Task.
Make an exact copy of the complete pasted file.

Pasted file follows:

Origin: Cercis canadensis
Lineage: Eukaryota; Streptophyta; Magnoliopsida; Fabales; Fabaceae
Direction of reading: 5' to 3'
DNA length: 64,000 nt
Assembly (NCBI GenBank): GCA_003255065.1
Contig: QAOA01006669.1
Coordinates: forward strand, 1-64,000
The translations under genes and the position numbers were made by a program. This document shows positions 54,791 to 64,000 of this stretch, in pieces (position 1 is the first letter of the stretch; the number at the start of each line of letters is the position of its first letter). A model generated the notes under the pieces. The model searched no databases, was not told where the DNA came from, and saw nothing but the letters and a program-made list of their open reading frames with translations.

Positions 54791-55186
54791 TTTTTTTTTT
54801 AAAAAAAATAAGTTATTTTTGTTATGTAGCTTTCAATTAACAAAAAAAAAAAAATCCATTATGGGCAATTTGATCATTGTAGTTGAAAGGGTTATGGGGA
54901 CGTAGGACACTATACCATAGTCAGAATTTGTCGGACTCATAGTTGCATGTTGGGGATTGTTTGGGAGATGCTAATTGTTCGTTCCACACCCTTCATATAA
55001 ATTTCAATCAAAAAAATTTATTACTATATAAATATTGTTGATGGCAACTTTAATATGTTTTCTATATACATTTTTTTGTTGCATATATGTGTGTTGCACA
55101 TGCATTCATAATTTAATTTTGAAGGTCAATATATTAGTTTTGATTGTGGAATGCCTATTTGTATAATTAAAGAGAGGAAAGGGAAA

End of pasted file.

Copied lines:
Origin: Cercis canadensis
Lineage: Eukaryota; Streptophyta; Magnoliopsida; Fabales; Fabaceae
Direction of reading: 5' to 3'
DNA length: 64,000 nt
Assembly (NCBI GenBank): GCA_003255065.1
Contig: QAOA01006669.1
Coordinates: forward strand, 1-64,000
The translations under genes and the position numbers were made by a program. This document shows positions 54,791 to 64,000 of this stretch, in pieces (position 1 is the first letter of the stretch; the number at the start of each line of letters is the position of its first letter). A model generated the notes under the pieces. The model searched no databases, was not told where the DNA came from, and saw nothing but the letters and a program-made list of their open reading frames with translations.

Positions 54791-55186
54791 TTTTTTTTTT
54801 AAAAAAAATAAGTTATTTTTGTTATGTAGCTTTCAATTAACAAAAAAAAAAAAATCCATTATGGGCAATTTGATCATTGTAGTTGAAAGGGTTATGGGGA
54901 CGTAGGACACTATACCATAGTCAGAATTTGTCGGACTCATAGTTGCATGTTGGGGATTGTTTGGGAGATGCTAATTGTTCGTTCCACACCCTTCATATAA
55001 ATTTCAATCAAAAAAATTTATTACTATATAAATATTGTTGATGGCAACTTTAATATGTTTTCTATATACATTTTTTTGTTGCATATATGTGTGTTGCACA
55101 TGCATTCATAATTTAATTTTGAAGGTCAATATATTAGTTTTGATTGTGGAATGCCTATTTGTATAATTAAAGAGAGGAAAGGGAAA